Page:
The real challenge is the next step: making sure that the best start-ups have the environment and the support they need to scale up and make the transition from start-up to mature business, from million-pound-starlets to billion-pound-superstars. This isn’t easy and, as The Scale-Up Report noted, competitive advantage doesn’t go to the nations that focus on creating companies, it goes to those that focus on scaling companies.

“The problem lies in a 50-year-long fixation on debt as the solution to every company’s financial issues”

At London Stock Exchange Group, when considering this issue, our natural focus is finance, particularly risk finance. It’s an area in which the UK still lags behind and a clear area for improvement.

In part, the problem lies in a 50-year-long fixation on debt as the solution to every company’s financial issues. The UK needs a healthy, proactive commercial banking industry, and we are delighted that an outstanding organisation like Lloyds is supporting the project.

We must stop seeing bank lending as a panacea, however. In many ways, banks have been dealt an impossible hand – they face enormous pressure to increase lending, while remaining subject to tough and increasingly complex new rules on regulatory capital and leverage ratios. The solution is to build a wider and deeper pool of risk capital that includes all types of funding, including private equity, public equity, venture capital money, crowd sourcing and business-angel investment. They can sit alongside debt as a funding tool, enriching our financing landscape. A healthy funding environment is a diverse one, with companies able to choose the right form of finance for each stage of their development.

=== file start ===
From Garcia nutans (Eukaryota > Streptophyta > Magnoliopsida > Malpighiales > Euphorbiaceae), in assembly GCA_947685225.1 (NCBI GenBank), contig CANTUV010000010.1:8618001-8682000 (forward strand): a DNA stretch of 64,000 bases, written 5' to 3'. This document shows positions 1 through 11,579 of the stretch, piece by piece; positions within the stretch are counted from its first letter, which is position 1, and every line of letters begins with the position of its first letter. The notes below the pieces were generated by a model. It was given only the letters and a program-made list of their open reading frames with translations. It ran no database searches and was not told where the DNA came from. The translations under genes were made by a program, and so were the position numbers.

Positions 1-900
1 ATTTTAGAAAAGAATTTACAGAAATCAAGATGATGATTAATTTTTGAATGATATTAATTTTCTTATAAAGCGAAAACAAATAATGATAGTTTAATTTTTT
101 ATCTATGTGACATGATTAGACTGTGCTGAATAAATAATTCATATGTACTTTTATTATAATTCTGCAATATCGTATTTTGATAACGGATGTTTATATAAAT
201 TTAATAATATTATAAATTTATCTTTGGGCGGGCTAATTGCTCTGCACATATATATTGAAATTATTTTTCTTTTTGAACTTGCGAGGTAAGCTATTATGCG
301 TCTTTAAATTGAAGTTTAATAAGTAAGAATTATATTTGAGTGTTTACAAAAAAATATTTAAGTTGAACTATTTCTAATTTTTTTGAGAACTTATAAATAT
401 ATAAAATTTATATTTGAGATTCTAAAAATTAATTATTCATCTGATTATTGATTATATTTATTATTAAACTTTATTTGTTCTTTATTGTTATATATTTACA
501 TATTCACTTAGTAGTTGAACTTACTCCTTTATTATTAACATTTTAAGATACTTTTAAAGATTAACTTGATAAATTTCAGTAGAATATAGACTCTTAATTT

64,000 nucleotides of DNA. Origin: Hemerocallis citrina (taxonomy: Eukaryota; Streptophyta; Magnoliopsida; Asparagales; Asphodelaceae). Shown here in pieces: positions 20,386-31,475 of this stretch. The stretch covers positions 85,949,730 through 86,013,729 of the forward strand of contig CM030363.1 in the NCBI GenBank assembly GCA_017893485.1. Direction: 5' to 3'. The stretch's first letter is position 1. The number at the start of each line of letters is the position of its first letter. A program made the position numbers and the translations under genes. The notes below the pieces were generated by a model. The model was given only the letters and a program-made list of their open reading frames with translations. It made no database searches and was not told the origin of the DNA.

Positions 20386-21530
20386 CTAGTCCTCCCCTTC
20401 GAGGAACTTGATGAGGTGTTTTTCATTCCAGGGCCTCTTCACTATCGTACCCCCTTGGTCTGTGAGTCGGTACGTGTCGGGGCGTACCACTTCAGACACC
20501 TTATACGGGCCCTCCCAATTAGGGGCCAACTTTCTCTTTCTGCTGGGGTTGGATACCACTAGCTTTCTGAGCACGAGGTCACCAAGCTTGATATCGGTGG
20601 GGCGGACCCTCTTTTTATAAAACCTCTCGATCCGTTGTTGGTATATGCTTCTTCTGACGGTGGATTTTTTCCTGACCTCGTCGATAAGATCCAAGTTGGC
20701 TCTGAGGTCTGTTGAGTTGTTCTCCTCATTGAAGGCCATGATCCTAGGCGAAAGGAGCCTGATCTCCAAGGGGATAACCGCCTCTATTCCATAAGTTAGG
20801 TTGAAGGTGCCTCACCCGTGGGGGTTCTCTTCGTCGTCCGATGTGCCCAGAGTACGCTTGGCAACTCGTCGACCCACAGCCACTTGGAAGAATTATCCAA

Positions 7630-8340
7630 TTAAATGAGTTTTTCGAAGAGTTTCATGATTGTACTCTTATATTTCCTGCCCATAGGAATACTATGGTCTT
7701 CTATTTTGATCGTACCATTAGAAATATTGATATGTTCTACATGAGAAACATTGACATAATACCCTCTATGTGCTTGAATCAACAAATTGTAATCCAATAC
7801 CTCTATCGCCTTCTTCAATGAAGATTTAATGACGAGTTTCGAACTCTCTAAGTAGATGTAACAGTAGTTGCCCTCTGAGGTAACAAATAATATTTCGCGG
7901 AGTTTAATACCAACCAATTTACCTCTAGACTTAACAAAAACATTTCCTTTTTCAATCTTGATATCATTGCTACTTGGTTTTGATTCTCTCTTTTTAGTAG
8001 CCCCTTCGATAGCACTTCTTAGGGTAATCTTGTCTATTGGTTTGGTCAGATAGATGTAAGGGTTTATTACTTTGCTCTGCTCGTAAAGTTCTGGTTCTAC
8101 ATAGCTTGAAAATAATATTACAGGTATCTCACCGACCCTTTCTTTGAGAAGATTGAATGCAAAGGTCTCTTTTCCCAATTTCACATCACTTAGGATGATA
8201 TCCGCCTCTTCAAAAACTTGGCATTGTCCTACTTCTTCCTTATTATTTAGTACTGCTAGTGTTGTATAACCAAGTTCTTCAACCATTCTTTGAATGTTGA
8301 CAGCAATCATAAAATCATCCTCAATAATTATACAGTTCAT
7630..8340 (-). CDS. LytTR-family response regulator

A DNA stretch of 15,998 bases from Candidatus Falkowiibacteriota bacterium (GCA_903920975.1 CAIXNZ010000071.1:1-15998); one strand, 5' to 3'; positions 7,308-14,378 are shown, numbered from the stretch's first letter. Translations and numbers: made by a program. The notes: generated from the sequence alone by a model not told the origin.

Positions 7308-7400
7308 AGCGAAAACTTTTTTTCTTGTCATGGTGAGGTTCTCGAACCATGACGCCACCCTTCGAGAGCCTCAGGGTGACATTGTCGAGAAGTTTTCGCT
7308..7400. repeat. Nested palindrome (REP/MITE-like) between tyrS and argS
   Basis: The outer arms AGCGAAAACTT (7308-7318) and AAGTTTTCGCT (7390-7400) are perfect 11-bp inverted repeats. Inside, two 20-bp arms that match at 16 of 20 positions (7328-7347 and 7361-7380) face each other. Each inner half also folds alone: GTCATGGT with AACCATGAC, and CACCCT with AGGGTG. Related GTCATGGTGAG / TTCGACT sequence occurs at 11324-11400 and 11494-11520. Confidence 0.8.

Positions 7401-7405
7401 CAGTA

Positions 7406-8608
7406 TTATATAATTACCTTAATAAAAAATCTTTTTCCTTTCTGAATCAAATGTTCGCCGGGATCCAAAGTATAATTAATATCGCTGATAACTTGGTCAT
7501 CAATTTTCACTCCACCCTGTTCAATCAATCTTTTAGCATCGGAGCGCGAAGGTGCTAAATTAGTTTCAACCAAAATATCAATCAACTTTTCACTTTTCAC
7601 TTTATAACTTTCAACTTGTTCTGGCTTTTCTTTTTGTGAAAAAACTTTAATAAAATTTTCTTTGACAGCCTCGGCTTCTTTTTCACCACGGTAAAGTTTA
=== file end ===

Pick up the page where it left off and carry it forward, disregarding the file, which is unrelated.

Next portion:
Progress is being made and the UK Government deserves praise for the steps it has taken. These include changes to the Enterprise Investment Scheme (EIS) and Venture Capital Trust (VCT) schemes, allowing AIM shares to be held in ISAs, programmes such as Tech City’s Future Fifty initiative, and the abolition of stamp duty on small-cap shares. We are also supportive of the Government’s backing of employee share schemes empowering people to invest in the companies they work for. But there is more to do. We need to build an ecosystem that promotes the right type of funding for companies at each stage of their journey so that, together, we can drive our own prosperity.

Inside the report

In this report, we have not attempted to emulate other rankings of fast-growing SMEs. Instead, we have expanded the number of companies beyond the normal 100 or so, to 1,000, and focused on metrics beyond short-term revenue and profit growth. Often, analysis of SME performance does a good job of ranking companies that are operating in industries at the top of the cycle. Interesting, but not necessarily reflecting the wider economy. Our selection criteria require companies to have shown not just growing revenue in at least three out of the last four years, but also to have outperformed their sector peers. Our unique methodology, devised by DueDil (itself an SME), reveals a community of UK businesses richer and more varied than we believe has ever been identified in any other exercise of this type.